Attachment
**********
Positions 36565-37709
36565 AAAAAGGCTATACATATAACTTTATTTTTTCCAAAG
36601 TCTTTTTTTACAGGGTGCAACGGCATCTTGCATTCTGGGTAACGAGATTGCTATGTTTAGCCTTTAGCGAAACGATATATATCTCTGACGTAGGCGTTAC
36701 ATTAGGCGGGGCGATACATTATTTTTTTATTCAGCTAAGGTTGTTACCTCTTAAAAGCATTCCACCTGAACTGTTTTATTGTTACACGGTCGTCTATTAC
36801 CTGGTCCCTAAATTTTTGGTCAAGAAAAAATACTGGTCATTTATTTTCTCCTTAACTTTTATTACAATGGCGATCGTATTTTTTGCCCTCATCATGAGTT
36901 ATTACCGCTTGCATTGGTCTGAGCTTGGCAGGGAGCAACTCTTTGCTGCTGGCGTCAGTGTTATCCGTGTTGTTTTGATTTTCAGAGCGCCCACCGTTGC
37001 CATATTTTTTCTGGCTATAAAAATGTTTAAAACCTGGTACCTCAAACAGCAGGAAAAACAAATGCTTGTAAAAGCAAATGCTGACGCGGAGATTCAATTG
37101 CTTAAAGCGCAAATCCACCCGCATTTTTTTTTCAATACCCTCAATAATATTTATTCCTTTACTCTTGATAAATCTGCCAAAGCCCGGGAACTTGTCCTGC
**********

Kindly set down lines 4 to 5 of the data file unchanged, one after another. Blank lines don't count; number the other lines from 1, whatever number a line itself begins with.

36701 ATTAGGCGGGGCGATACATTATTTTTTTATTCAGCTAAGGTTGTTACCTCTTAAAAGCATTCCACCTGAACTGTTTTATTGTTACACGGTCGTCTATTAC
36801 CTGGTCCCTAAATTTTTGGTCAAGAAAAAATACTGGTCATTTATTTTCTCCTTAACTTTTATTACAATGGCGATCGTATTTTTTGCCCTCATCATGAGTT